[Q:What does this mean? How does this impact submitters?
A: Places where the spec says "should" rather than "must" --many examples
in Chapter 16 (Output) of XSLT.

    - target only explicit processor choices, not unspecified areas of
[Q: Does this refer to W3C Recommendation on XSLT?  Does this mean the test
suite will only target choices made by the XSLT processor vendors?  Why?
(limitation on scope?  other?)
A: This means that we will test that portion of The Catalog of Discretion
that is deemed "testable" and where a question or two can clearly elicit
the choice may by the developer.

GENERAL PRINCIPLE: Everything in version 1.0 of the test suite should be so
clear that when a processor fails any test case, there is no "wiggle room"
for them to claim they really conform.

  - test identification:
[Q:What is test id?
A: See the Iron Man document for details on this and subsequent questions.
What the Committee ships will have a directory tree of test cases, where
the first level down the tree separates out the tests by submitter (Lotus,
Saxon, NIST, MSFT, etc. -- names that Committee must keep unique), and then
presumably follows each submitter's own directory structure below there.

    ...- each test will have a unique identifier as well
[Q: What is the identifier?  As well as what?  By test, do you mean each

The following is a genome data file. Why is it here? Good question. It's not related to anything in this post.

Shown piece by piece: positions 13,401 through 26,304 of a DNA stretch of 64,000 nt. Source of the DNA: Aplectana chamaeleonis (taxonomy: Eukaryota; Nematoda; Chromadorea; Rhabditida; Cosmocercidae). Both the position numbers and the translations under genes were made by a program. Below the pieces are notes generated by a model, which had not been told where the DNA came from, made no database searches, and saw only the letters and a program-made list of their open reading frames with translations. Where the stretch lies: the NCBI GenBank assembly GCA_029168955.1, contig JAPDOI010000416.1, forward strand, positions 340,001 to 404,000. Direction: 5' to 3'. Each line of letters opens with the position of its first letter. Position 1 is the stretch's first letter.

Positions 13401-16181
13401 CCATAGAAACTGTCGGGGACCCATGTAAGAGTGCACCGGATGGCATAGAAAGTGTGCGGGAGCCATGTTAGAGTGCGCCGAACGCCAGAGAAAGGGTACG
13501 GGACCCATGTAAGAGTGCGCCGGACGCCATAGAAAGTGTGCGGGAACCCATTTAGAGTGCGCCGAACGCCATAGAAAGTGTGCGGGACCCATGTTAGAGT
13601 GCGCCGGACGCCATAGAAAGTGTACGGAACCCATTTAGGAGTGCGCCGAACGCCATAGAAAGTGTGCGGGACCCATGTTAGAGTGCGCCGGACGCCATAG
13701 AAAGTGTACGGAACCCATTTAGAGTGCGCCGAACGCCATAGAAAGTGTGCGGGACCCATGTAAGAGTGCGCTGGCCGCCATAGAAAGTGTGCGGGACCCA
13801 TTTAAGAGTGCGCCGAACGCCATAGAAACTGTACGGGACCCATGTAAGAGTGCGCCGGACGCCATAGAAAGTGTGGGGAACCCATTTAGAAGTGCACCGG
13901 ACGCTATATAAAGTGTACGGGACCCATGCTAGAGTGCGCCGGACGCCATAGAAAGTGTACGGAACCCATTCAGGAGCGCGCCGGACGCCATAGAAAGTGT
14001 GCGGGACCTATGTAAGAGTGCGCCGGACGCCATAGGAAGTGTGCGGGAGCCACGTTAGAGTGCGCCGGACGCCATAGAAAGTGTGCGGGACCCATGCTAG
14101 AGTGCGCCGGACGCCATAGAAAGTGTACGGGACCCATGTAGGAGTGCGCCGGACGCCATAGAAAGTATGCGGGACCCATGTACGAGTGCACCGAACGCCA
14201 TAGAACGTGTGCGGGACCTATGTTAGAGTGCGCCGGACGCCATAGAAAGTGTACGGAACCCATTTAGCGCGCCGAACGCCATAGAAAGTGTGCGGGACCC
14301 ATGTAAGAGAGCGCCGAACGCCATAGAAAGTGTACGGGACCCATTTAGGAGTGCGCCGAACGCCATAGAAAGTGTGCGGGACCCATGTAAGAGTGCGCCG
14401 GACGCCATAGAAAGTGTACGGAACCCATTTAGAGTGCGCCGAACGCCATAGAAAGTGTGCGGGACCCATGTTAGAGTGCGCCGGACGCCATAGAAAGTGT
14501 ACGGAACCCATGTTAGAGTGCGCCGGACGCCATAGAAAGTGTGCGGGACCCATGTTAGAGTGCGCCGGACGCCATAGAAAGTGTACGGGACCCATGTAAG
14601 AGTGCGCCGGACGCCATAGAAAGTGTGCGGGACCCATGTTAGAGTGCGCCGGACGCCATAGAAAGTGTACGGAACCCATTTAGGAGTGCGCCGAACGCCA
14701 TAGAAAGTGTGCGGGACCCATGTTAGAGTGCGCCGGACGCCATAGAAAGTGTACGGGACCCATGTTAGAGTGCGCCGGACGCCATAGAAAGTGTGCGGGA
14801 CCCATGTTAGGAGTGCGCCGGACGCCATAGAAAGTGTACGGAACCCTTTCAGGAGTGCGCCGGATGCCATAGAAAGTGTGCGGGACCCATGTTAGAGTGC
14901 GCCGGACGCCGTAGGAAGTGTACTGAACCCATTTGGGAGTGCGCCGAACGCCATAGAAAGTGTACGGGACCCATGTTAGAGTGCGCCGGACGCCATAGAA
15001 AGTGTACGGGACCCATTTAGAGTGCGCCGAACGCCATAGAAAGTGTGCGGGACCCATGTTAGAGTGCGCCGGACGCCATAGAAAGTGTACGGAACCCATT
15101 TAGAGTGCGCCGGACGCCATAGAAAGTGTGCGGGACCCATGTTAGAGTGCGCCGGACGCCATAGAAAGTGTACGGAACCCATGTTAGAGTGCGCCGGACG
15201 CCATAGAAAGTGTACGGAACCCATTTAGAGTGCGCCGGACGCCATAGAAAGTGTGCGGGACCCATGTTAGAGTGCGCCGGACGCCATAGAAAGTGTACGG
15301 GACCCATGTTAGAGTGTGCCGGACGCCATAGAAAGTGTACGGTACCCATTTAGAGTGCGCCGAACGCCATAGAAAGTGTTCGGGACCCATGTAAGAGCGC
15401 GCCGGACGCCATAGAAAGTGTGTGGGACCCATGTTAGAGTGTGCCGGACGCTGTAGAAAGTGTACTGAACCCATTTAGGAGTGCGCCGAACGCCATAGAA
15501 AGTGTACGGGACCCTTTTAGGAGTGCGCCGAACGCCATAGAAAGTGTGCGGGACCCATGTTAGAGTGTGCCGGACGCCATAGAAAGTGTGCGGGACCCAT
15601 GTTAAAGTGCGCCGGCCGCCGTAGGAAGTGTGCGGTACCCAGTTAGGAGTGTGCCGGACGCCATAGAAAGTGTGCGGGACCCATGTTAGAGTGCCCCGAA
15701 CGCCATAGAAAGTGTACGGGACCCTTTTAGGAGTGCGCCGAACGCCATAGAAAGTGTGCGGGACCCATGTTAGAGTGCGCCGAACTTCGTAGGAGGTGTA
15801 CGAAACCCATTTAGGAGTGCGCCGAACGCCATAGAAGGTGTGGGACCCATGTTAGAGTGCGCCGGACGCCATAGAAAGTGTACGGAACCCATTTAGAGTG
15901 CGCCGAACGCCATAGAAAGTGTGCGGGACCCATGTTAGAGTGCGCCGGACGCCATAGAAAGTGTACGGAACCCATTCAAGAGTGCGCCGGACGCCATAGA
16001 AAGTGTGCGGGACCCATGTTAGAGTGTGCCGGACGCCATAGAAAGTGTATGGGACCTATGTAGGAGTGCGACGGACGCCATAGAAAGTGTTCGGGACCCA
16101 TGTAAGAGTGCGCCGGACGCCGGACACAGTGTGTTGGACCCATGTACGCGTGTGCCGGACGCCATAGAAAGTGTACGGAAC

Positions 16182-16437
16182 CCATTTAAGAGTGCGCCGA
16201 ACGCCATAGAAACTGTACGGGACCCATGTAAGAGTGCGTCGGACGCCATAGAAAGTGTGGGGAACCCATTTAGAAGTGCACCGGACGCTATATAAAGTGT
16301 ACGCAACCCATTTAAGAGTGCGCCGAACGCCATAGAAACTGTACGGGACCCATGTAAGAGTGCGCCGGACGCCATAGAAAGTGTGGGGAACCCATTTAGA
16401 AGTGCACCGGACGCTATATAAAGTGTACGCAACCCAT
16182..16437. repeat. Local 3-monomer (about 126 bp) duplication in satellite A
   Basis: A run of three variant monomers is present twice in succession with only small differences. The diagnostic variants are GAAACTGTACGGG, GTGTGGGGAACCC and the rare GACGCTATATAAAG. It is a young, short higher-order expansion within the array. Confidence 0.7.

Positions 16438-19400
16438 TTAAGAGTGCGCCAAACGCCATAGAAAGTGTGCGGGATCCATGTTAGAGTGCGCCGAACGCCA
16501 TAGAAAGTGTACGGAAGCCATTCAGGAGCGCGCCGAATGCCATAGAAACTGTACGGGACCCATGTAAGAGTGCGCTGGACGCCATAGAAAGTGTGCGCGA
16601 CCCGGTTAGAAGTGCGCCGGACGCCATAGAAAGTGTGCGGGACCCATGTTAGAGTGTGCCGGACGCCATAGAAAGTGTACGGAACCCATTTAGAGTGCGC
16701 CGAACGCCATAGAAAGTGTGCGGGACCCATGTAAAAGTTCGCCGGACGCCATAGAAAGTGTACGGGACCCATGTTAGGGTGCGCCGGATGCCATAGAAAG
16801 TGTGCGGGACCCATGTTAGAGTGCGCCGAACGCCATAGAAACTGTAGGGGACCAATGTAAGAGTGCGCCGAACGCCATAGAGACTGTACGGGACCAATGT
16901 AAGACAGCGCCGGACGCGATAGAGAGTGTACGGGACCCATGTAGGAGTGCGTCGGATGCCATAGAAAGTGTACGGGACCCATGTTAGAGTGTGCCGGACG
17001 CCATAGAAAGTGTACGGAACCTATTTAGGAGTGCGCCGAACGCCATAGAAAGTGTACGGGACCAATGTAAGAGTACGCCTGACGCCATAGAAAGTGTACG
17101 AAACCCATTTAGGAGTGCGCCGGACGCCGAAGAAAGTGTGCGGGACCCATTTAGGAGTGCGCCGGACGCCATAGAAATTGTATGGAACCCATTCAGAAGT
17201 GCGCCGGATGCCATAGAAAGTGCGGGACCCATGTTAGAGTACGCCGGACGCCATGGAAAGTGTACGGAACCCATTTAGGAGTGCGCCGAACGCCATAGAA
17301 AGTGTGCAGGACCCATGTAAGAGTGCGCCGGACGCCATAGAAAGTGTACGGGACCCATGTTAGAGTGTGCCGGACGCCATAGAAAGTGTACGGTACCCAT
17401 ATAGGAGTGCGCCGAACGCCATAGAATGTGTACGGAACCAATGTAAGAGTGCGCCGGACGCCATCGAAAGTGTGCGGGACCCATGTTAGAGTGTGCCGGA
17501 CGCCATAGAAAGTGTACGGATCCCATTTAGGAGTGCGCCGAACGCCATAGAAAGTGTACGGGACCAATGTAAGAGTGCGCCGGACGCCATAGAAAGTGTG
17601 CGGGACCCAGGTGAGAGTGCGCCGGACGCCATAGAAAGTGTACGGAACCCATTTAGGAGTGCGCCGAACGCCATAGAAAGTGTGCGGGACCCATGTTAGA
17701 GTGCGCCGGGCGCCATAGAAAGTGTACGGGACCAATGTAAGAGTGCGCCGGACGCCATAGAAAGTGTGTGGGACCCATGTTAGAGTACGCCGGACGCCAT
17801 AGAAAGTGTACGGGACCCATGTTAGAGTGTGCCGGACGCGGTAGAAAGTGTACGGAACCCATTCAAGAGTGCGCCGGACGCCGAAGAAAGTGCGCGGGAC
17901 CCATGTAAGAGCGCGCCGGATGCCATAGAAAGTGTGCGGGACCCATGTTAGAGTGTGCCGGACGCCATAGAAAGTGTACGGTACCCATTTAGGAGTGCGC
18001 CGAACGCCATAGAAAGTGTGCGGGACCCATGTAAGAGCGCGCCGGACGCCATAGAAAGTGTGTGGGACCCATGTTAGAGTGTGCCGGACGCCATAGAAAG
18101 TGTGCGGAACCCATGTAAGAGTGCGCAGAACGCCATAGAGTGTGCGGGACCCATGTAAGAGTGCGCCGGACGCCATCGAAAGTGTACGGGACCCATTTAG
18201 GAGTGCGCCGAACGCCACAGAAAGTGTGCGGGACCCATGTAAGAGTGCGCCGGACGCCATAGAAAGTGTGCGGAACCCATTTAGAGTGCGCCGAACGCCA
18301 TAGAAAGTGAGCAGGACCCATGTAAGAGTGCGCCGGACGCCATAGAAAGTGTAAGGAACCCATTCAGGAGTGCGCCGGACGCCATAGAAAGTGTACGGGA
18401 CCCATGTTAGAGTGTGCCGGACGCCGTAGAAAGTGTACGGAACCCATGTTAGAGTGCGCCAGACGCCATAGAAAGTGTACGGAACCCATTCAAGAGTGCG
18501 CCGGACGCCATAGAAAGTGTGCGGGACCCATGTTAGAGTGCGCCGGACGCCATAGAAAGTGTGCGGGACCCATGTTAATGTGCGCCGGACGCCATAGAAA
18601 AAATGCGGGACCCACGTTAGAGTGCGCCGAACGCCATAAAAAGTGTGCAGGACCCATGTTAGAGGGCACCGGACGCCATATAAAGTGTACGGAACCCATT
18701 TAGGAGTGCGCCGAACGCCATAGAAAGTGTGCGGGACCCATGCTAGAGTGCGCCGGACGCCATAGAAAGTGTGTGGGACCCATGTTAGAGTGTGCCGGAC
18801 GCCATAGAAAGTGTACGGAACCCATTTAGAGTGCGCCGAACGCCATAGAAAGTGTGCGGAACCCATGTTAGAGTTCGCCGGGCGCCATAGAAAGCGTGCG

test file or each submission or test performance, or something else?
A: I'm not sure where that came from. I think the only unambiguous
identifier is the one derived from the full file path. I think we should
SUGGEST that the name of each test case be globally unique across all
cases from that submitter, but it won't break anything if they aren't.

  - test scope will be identified by Recommendation and date
[Q: What is test scope?  Does "Recommendation" = W3C xslt Recommendation?
date of what?  Submission?  Other?
A: See "spec-citation" portion of Iron Man. It's not really the "scope"
but rather pointers to the parts of the spec(s) where one could find the
pertinent sentences. Continuing the GENERAL PRINCIPLE from above: when a
processor fails a case, one should be able to use the citations to find a
sentence in the spec that the processor violated.

[Q: What else should be included in the Submission Policy?
A: Tests become public. We intend to retain names of submitters (personal
names) so people should get public credit for their work. No royalties.

2. Review policy

[Q: What suggestions do you have for an introductory paragraph?
A: All accepted tests should are intended to test conformance; when a